Macroeconomic Considerations

While inflation in Indonesia and Vietnam (5.9% and 6.6% respectively) are relatively tame compared to past years, they do represent a threat to STLY's gross margins. Indeed, during the Q1 conference call, the company admitted the need to raise prices due to increasing costs from these countries.

Because the real estate market collapse was the primary driver of the difficulties STLY has experienced over the last few years, one might think that the recent rebound in housing could give the company a boost. It might, but in my opinion it won't be as much as investors would like. The rationale for my thinking is simply that a significant portion of the housing rebound has come from investors buying distressed houses and making them rental properties. People don't generally put premium furniture into rentals. Still, if the housing situation continues to improve, STLY appears well-positioned to benefit.

Finally, I believe that falling real wages and stagnant employment here in the U.S. has created a situation where many consumers "know the price of everything, but the value of nothing." In other words, I'm not so sure that American consumers are willing to pay a premium price for quality. The company is hoping that retailers will be able to convey to consumers the real value represented by STLY's products. As the CEO put it in the conference call, "we just got to get more retailers to tell that story."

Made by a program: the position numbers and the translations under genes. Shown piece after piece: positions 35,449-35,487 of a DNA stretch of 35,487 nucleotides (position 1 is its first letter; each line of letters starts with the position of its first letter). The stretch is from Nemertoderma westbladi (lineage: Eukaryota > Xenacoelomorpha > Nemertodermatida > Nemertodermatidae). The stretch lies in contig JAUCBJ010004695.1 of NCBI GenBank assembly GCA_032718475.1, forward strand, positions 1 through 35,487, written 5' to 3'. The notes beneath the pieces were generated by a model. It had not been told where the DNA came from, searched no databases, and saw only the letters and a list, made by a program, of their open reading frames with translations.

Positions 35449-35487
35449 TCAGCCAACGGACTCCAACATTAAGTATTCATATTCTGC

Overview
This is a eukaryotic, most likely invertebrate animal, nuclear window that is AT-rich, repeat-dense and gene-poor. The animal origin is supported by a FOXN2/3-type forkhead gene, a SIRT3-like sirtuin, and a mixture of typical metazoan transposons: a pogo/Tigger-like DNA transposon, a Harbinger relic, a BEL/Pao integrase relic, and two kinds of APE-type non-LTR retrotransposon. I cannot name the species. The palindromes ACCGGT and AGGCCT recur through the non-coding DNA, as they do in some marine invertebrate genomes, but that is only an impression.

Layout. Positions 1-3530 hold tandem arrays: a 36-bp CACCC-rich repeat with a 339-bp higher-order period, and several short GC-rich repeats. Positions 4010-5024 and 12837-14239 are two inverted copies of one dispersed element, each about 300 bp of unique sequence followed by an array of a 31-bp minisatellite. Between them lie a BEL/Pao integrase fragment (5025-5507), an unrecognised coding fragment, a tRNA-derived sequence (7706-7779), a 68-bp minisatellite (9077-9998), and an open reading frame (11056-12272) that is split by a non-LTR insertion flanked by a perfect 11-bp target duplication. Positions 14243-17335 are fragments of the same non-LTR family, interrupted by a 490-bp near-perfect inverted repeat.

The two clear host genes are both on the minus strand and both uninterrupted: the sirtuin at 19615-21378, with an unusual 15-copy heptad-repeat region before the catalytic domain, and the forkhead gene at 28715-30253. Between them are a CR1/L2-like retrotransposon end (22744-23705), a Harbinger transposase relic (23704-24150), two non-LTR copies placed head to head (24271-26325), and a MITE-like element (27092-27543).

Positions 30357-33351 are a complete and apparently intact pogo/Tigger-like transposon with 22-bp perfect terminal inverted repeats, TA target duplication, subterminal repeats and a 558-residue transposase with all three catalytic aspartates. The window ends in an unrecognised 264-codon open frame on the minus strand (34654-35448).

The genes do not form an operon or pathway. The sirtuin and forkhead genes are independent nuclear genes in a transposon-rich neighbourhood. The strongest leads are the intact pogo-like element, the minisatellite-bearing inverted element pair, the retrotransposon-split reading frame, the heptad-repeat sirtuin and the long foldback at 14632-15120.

Share Repurchases and Insider Activity

About a year ago, the board authorized a $5 million (about 8% of the current market cap) share repurchase program. So far, the company has repurchased approximately $1 million in shares.

click to enlarge images

In my opinion, what's more interesting than the share repurchase is insider activity. I have to admit, after reading the conference call transcript, I got the impression that management wasn't convinced that the company would turn things around, so I checked the form 4 filings on Edgar. Turns out, there wasn't one disposition in the last year, and, in fact I found that management has actually been accumulating shares.

Insider Purchases

Name

Shares

Price

Total

2/8/2013

Haley, Michael P.

2,143

$4.60

$9,857.80

10/24/2012

Goldstein, Micah S.

100

$4.50

$450.00

10/26/2012

Goldstein, Micah S.

2,000

$4.60

$9,200.00

10/22/2012

Goldstein, Micah S.

2,053

$4.45

$9,135.85

10/23/2012

Goldstein, Micah S.

375

$4.40

$1,650.00

10/22/2012

Prillaman, R. Glenn

5,000

$4.50

$22,500.00

10/18/2012

Haley, Michael P.

2,176

$4.53

$9,866.85

7/19/2012

Haley, Michael P.